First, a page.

Hewitt Chiltern £1499

Ideal audax ride

BikeRadar score 4/5

‘Dependable’ is a good word for the Hewitt. Whether it’s the ride to work, a 100-miler on a sunny Sunday or a light tour, the Chiltern gets the job done without fuss. It's no featherweight but it rides like a much lighter bike, and it's great value for money.

Ride & handling: Stable at speed, holds its line in corners and climbs as well as many lighter bikes

This is a bike that feels lighter to ride than the scales suggest. It climbs well, and the triple chainset accommodates low climbing gears without big jumps between the sprockets on the rear cassette. The latest 2011 Shimano 105 groupset delivers crisp and precise shifts even under pressure. Head back down the hill and the Hewitt is stable and steady.

There’s a little movement at the bottom bracket, but you really have to be stomping on the pedals to notice. What’s more apparent is the Chiltern’s forgiving ride. Although made from lower grade Reynolds steel rather than the pricier 853, the steel fork and frame take the sting out of rough roads well, even with 23mm tyres fitted.

We’d be tempted to fit slightly wider rubber to make it truly plush, and the long-reach Shimano brakes leave room for tyres of up to 28mm, even with the  mudguards fitted. The Reynolds 525 fork may take the edge off bumps in the road, but it’s stiff laterally, so there’s no vagueness to the steering. In short, the Chiltern’s a no-nonsense bike for no-nonsense riding and well worth a look as an all-rounder.

Frame: Steel chassis with all the braze-ons you’d expect, plus pump pegs

Although Hewitt make custom frames, the Chiltern is an off-the-peg model, but each bike is fitted to the individual customer and with their own choice of components. Ideally, Paul Hewitt likes to assess each rider on the frame-fitting jig at his shop in Leyland, Lancashire. Failing that, customers are asked to send certain body measurements or take the dimensions of an existing bike they’re already happy with.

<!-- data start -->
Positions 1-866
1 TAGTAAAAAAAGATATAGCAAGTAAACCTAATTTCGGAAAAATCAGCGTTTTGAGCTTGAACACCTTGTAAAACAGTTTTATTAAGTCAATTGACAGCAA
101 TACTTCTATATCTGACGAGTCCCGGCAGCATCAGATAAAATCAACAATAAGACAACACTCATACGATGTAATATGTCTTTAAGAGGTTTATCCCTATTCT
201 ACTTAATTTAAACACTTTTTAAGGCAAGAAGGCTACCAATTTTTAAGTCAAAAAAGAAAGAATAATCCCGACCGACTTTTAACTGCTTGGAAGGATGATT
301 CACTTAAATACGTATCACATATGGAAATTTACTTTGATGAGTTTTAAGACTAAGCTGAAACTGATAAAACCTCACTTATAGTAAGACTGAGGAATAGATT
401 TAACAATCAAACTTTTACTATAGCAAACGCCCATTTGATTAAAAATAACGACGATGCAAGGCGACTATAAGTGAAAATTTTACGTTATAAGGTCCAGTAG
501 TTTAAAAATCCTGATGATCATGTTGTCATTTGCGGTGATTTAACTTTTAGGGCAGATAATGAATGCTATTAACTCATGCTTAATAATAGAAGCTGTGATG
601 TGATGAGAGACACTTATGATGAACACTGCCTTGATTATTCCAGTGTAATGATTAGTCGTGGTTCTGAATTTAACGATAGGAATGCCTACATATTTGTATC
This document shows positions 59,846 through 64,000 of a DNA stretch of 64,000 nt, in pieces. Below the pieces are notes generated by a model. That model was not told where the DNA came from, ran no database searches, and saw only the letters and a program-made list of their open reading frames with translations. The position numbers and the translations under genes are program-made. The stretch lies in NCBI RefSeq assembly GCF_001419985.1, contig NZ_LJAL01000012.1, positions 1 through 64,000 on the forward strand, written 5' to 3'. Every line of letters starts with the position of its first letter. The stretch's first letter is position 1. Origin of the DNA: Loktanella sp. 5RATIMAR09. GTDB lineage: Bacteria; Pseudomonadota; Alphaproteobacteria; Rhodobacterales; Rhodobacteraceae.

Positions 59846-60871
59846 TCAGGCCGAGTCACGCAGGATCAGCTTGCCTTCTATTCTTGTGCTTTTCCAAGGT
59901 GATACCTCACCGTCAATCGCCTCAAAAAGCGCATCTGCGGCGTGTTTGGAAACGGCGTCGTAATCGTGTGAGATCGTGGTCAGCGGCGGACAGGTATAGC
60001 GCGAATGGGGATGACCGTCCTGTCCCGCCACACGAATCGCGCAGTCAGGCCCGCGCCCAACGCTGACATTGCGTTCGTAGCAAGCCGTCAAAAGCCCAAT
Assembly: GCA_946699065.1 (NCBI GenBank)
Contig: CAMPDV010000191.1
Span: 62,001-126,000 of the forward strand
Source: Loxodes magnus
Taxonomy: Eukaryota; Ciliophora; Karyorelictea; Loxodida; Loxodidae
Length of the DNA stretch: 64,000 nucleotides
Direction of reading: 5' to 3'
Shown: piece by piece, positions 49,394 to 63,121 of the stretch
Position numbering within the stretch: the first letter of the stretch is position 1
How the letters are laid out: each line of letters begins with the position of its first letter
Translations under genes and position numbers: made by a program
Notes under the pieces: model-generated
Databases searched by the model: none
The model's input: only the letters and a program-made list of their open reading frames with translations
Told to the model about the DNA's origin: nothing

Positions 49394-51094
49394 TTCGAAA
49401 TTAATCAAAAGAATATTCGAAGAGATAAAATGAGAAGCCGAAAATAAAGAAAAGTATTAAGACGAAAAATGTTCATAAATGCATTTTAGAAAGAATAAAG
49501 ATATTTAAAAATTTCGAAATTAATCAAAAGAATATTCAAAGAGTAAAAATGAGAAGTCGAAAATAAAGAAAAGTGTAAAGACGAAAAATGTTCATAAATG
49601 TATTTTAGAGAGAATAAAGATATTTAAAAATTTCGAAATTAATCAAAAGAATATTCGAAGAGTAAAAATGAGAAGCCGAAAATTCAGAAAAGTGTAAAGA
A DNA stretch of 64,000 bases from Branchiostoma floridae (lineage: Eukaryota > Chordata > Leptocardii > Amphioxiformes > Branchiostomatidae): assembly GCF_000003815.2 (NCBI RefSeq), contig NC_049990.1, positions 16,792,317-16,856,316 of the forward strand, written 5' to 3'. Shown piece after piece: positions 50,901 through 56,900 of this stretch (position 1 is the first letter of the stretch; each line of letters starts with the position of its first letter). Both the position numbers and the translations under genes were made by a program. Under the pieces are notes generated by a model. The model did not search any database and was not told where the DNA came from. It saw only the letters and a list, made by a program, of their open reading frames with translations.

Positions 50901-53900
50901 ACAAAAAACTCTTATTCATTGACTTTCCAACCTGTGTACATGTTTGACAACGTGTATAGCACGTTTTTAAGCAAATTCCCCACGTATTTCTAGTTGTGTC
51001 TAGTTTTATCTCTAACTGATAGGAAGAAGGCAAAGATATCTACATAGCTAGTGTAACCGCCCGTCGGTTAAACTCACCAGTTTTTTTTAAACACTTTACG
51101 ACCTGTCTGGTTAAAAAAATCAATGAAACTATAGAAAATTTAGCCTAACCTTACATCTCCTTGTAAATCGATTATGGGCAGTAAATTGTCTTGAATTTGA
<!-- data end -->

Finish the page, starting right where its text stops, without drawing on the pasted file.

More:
Our test bike was built to the dimensions of one of our tester’s everyday bikes. So it came as no surprise, then, that straight out of the bike box it felt comfy. However, an unusually long stem (150mm) and a number of headset spacers were used to get the setup just right. A larger frame would have avoided this slightly ungainly solution, but our XL frame is the biggest of the four sizes available.

The frame itself is TIG-welded in Taiwan from Reynolds tubing. The main triangle uses 631 tubes, while the stays and fork are Reynolds 525. Though not as flash as 853 steel, this is still a quality set of tubing. The Chiltern comes with bosses for mudguards and a rear rack, and it also has pump pegs – something you don’t see too often these days.

Equipment: Durable wheelset, slick shifting and quality finishing kit

Continental Ultra Gatorskin tyres are a good choice on a bike that’s likely to be used all year round, with an aramid belt under the tread for puncture protection and slash-resistant sidewalls. For four-season rubber, they’re no slouches too. It’s not a shock to see these tyres fitted to a set of handbuilt wheels either, since Paul Hewitt is well known for his wheel-building prowess.

The Chiltern’s Mavic Open Pro rims laced to Shimano 105 hubs are sensible, no-nonsense wheels that should provide years of service if looked after. With 32 spokes on the front and 36 on the back, they should shrug off the odd pothole and will be easy to repair if they don’t. There’s a weight penalty to having 36 spokes on the rear rather than 32, but it’s not huge, and the extra strength will be worth it if you want a bike that can cope with some light touring.

When it comes to the rest of the spec, 2011 Shimano 105 is slick and smooth, the Fizik Arione saddle is comfortable, and the finishing kit is high quality. No arguments at all for the money.

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